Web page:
The last few years have brought huge changes to our agency. We’ve added depth to our team, moved into larger offices in both San Francisco and Vancouver, and opened a neThe last few years have brought huge changes to our agency. Ww office in New York. There has been so much energy and excitement at the agency that we want everything we do to reflect the next chapter in our evolution as a company — including our logo.
When we opened in 2004, Creative B’stro was a small boutique agency. Actually, we felt it was a stretch even to call ourselves an agency — we were 3, then 5, then 8 designers collaborating around a kitchen table, with Jill handling account service, estimates and copywriting.
We knew we were small, and we played to our strengths as the friendly little neighborhood agency that worked behind the scenes to set our clients up for success. We were fast and nimble. We won big accounts but kept a low profile: soft colors and minimal branding kept our clients’ logos (and their work) in the spotlight. Our clients told our story, and our business grew organically through referrals — which is still how we’re growing today.
These days, we’re still as fast and nimble as ever — but there’s been a shift in energy and skillsets. We’ve built on our reputation of being able to quickly respond to client and market needs by pushing (and sometimes being pushed) to expand our expertise. We’re more seasoned and more confident, and we’ve become leaders in new technology, social campaigns and design innovation. And as Jill points out, our visual identity needed to keep pace:
There was a sense in the office that our logo was no longer reflective of who we had become. We were bigger and stronger, and the work we were doing felt more exciting. Web, social and video — where we live, and where our work stands out most — is dynamic. Our logo had to feel at home in these environments and give us room to play, create and continue to change.
Step One: Making a Plan
We began as we would for any client — by assessing the existing logo’s strengths and deficits, and establishing a set of objectives for a new identity system. One thing was agreed on almost immediately: it was time for the “B’postrophe” to go.
Repeating the apostrophe in the mark and the logotype diluted its impact, and its friendliness had begun to feel a bit precious — too soft, and too small, to reflect our work and our clients. So despite our affection for it, the design team decided the apostrophe should evolve, if not disappear altogether.
Step Two: The Mark
Which left us with a question: what should replace the B’postrophe? We agreed that a new mark should be versatile, offer room to explore extensions and variations, and help set up the logic of the new logo’s supporting visual system.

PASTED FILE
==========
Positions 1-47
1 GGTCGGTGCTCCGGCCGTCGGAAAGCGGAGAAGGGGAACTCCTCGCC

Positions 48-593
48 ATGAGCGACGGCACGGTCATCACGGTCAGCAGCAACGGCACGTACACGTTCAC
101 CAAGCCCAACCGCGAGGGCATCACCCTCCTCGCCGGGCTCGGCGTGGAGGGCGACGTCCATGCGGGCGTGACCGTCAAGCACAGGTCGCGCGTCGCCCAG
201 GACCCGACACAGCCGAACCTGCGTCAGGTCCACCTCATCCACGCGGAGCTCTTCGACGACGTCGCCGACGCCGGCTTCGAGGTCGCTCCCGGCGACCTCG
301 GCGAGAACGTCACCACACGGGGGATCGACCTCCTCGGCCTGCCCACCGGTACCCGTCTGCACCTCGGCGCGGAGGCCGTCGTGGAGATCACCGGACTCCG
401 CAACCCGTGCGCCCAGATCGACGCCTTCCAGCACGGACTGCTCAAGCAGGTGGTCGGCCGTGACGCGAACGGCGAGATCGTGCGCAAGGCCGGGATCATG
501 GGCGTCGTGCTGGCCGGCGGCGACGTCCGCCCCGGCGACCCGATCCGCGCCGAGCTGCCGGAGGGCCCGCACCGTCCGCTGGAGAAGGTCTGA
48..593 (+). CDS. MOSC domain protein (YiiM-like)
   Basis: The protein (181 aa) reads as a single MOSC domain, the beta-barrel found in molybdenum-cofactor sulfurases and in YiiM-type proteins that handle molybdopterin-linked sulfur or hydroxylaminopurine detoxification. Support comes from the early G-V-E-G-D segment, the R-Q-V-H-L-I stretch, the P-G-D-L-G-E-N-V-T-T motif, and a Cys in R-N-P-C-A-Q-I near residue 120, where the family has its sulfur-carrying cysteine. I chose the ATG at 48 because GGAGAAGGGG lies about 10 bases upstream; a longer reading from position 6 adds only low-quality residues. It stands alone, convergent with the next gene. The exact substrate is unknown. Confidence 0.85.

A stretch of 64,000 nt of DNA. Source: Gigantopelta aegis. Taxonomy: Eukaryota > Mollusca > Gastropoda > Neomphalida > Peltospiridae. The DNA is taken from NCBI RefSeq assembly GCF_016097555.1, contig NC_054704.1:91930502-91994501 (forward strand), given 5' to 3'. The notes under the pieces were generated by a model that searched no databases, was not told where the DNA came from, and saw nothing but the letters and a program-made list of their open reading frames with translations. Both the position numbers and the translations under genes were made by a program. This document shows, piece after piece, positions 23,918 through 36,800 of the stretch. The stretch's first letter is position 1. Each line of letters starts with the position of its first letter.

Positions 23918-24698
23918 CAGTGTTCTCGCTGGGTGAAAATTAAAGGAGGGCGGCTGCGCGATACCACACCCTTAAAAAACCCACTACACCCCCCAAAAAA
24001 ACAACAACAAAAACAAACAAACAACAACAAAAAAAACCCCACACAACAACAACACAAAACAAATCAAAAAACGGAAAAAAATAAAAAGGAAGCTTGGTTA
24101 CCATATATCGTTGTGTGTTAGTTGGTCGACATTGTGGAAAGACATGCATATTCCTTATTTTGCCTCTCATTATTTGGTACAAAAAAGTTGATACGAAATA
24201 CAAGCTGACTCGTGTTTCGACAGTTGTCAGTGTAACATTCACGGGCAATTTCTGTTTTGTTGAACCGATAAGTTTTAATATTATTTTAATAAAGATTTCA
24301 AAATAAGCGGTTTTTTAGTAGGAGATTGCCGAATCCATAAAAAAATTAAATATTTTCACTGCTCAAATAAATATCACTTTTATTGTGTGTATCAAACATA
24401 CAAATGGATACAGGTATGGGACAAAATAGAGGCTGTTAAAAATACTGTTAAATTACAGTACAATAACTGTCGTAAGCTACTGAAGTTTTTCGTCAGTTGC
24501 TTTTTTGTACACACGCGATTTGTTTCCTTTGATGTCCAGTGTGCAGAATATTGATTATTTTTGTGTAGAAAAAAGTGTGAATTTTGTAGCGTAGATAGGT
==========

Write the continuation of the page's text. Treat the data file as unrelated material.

So we played. We played with the O in B’stro. We played with the B. We played with the box — which, instead of the apostrophe, opened to release illustrations, animations and, in one case, even a one-eyed monster.
But the design that resonated most was simplicity itself: an open square with a diagonal cut that reinterprets our old friend the apostrophe as an abstract shape. It even passes the “napkin test” — like many iconic brand identities, it’s easily reproduced in a napkin sketch.
Step Three: The Logotype
When your creative team can argue over the nuances of typefaces as if they were global trade agreements, the selection of a logo font is never a simple task. While designing the mark, we also explored a wide variety of typefaces — serifs and sans, semis and slabs, even custom lettering — to capture the personality and tone we wanted to convey.
The font study also helped establish a convention for how to spell the new apostrophe-less B’stro. Was “Bstro” odd-looking? Was “bstro” too self-effacing, or confidently understated? Did “BSTRO” look like an acronym?
After some deliberation, we landed on a bold, geometric sans-serif, set in all caps and tightly letterspaced to concentrate its energy and attitude — the perfect complement to our striking new mark.
Clean, vibrant and modern, the new logo feels made for the digital world — and for the future of BSTRO. Or, as Jill puts it:
“The new logo doesn’t feel apologetic. It’s bold, crisp and direct, with nothing extraneous or excessive. The mark is flexible enough to play with colors, backgrounds, patterns and animation while remaining solid and stable. By cutting the word Creative and writing the name in all caps we continue to reinforce this direction.”
Creatives are always the toughest clients to please, but with this latest iteration of our logo, we’ve managed to make even our most vocal internal critics happy. Maybe not for the next ten years, but at least today, our identity is aligned with how we see BSTRO.